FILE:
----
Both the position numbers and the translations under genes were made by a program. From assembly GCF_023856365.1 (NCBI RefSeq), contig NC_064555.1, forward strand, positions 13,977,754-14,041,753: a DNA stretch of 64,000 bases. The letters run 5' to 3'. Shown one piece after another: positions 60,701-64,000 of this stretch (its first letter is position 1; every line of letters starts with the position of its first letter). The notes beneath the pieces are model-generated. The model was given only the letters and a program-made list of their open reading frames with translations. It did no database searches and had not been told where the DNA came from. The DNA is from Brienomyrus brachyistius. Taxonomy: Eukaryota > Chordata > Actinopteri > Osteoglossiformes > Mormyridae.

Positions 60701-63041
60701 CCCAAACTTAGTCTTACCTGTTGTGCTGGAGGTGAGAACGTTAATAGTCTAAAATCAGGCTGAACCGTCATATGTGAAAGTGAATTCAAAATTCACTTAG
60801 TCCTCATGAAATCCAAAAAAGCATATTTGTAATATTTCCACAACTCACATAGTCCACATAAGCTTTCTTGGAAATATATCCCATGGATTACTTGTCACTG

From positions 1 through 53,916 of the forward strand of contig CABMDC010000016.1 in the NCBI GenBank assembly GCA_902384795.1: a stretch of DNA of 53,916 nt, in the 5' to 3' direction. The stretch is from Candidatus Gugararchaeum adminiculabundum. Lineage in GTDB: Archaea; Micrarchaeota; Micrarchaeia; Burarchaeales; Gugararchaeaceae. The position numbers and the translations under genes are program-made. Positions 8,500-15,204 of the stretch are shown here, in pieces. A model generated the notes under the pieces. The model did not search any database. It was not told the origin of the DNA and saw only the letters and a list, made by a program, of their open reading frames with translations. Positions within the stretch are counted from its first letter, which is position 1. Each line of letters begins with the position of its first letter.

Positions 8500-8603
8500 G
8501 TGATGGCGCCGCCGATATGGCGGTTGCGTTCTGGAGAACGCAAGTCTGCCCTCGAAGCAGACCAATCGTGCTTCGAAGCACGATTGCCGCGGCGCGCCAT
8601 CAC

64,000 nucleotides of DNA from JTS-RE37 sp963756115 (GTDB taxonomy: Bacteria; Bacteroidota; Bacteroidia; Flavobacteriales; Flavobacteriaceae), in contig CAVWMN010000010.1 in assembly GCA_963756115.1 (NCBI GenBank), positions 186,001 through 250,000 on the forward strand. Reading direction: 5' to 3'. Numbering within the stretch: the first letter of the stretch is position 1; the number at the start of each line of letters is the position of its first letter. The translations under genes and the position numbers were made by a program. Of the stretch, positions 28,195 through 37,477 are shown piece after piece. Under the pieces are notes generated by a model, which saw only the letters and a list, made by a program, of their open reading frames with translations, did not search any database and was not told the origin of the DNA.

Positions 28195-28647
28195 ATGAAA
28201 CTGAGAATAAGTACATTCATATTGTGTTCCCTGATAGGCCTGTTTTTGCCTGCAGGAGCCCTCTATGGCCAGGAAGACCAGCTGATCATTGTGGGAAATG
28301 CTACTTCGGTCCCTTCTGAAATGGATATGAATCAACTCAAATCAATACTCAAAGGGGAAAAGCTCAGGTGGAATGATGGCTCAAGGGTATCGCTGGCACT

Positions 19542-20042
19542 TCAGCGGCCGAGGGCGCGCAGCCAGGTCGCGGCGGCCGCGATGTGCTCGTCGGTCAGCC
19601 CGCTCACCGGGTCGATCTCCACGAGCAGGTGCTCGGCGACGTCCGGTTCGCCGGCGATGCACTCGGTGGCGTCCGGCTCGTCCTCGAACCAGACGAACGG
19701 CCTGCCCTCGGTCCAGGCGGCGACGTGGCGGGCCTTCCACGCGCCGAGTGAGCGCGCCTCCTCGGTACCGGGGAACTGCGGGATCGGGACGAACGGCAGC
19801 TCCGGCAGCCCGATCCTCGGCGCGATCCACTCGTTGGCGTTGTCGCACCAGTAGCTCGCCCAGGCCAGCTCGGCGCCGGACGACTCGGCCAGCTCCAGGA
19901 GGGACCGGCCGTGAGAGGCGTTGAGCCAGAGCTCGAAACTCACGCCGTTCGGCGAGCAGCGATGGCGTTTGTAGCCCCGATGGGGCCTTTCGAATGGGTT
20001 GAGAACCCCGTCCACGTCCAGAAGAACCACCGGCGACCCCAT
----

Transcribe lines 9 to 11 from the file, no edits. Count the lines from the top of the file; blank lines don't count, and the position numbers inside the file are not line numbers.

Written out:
8601 CAC

64,000 nucleotides of DNA from JTS-RE37 sp963756115 (GTDB taxonomy: Bacteria; Bacteroidota; Bacteroidia; Flavobacteriales; Flavobacteriaceae), in contig CAVWMN010000010.1 in assembly GCA_963756115.1 (NCBI GenBank), positions 186,001 through 250,000 on the forward strand. Reading direction: 5' to 3'. Numbering within the stretch: the first letter of the stretch is position 1; the number at the start of each line of letters is the position of its first letter. The translations under genes and the position numbers were made by a program. Of the stretch, positions 28,195 through 37,477 are shown piece after piece. Under the pieces are notes generated by a model, which saw only the letters and a list, made by a program, of their open reading frames with translations, did not search any database and was not told the origin of the DNA.

Positions 28195-28647